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                     Office of the Press Secretary
                         (Birmingham, England)
For Immediate Release                                       May 15, 1998
                           PRESS BRIEFING BY
                             Swallow Hotel 
                          Birmingham, England   

11:18 P.M. (L)

MR. STEINBERG: I'm going to give a brief report on the evening's dinner of the eight. It's going to be very short because I've got to get on to another meeting. Most of what I can tell you is secondhand, obviously, because the leaders were there by themselves, with a few interpreters.

The focus of the evening was on two -- there are two basic parts to it. There was a discussion of the broader ramifications of the Asia financial crisis on countries in East Asia. And then there was a discussion of several important foreign policy topics. I'm going to focus on the latter because I know a little bit more about it.

The UK Chair will be releasing statements on four topics tonight that were the subject of the leaders' discussion. There will be one on Indonesia; there will be one on the Indian nuclear tests; there will be one on the Middle East peace process; and there will be one on Kosovo and Bosnia. That was the major focus of the discussions.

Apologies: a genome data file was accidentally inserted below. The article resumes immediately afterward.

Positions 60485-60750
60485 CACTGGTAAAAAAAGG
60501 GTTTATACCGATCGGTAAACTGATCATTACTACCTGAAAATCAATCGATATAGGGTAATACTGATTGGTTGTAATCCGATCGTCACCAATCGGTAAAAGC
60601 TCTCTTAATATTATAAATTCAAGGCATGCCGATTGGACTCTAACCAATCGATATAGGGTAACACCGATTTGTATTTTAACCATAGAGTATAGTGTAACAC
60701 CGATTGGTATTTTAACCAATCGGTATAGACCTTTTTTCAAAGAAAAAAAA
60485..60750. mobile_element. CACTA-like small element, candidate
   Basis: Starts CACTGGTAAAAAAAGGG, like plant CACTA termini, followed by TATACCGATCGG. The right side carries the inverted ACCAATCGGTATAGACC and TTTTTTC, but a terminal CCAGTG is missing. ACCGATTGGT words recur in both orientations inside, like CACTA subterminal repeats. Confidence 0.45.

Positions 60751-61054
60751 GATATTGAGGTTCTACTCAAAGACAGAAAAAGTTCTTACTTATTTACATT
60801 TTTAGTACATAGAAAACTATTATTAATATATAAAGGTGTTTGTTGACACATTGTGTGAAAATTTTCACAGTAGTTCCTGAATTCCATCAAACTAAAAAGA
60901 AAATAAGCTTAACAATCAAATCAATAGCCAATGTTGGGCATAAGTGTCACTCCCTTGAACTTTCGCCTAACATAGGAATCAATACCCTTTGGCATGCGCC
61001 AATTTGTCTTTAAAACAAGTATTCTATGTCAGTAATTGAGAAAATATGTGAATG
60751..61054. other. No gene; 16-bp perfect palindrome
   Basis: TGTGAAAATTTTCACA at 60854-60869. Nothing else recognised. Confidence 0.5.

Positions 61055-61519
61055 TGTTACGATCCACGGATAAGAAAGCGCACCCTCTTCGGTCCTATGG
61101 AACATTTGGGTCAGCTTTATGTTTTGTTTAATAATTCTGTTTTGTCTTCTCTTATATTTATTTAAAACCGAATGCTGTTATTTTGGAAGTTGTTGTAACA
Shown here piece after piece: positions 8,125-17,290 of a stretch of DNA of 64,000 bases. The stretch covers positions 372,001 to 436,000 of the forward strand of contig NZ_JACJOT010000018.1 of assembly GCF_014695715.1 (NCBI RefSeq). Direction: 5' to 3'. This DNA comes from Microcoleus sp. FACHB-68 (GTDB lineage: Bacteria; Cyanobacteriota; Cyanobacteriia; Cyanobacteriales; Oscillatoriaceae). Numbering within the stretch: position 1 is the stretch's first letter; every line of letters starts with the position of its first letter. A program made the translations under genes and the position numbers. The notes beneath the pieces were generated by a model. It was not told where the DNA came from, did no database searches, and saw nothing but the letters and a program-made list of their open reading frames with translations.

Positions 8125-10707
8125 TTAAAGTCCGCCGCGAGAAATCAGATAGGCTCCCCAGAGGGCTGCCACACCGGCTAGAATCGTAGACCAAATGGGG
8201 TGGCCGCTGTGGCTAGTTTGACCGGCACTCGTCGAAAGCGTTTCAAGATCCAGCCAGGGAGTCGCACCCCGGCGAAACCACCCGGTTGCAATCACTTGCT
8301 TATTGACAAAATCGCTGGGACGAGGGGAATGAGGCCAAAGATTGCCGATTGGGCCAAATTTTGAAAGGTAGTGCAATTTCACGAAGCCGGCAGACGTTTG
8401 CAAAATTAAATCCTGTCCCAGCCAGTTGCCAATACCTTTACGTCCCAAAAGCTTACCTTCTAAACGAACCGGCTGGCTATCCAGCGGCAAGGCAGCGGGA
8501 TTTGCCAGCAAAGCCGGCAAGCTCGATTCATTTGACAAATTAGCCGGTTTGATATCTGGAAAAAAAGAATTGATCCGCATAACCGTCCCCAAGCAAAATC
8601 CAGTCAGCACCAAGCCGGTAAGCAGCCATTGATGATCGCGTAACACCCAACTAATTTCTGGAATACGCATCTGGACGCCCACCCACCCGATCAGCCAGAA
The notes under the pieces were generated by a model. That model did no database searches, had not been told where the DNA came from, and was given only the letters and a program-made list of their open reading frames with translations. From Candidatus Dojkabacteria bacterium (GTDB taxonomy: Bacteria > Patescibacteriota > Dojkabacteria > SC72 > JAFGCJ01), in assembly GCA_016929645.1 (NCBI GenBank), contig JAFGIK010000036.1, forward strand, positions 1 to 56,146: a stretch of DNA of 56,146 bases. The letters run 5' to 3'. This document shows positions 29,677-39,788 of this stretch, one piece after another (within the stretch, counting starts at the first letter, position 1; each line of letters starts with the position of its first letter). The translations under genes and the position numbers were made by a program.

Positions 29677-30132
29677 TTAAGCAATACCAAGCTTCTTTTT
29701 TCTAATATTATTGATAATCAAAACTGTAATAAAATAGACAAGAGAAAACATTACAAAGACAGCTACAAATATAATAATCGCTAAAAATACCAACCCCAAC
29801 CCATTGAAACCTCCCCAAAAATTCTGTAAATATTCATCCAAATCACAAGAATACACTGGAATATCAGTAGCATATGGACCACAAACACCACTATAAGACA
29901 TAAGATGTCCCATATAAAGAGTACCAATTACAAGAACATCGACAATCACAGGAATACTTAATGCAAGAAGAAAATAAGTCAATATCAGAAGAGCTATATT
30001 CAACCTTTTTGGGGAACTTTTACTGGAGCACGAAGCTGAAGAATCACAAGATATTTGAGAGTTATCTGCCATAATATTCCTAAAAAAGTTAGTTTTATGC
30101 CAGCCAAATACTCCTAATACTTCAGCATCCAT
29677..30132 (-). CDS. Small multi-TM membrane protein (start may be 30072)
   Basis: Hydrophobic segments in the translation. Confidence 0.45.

I think that from our perspective that all four statements are quite important; in particular, the statements on Indonesia and the Indian nuclear tests. On Indonesia, there was -- the statement, as you'll see, basically reiterates the points that the President made earlier today which is that there is a need for a dialogue between the Indonesian government and the Indonesian people; that economic reform is important, and we continue to support it; but that, in order to succeed, that economic reform must be accompanied by political reform.

And this is, I think, a very important statement that was agreed by all the leaders about what they see is the only way to achieve what is the goals of everything that we're trying to get to, which is creating stability through an opening of the process.

On the Indian nuclear tests, again, as you'll see from the text, very strong condemnation of the nuclear tests. This is language which is even stronger than the language used by the Security Council earlier this week, and a clear indication that each of the countries indicated that their relationship with India has been affected by these developments and that they are going to make this clear in their own exchanges and in their dealings with the Indian government.

On the Middle East peace process there is a very strong and positive endorsement of the efforts of the United States trying to move the process to final status talks and the support that they have given to us.

And, finally, on Kosovo, there is, again, an endorsement of the effort that has been launched to have discussions, the first stage of which took place today, between President Milosevic and Rugova and the agreement to carry on with those discussions. The leaders, from their account, seem to have had very intensive discussion on each of these issues. It's obviously something that engages them quite a good deal, but seem to have a fairly broad consensus on each of these key areas leading to these texts.


Q Did the President get any commitment from anybody there to follow the U.S. lead on sanctions?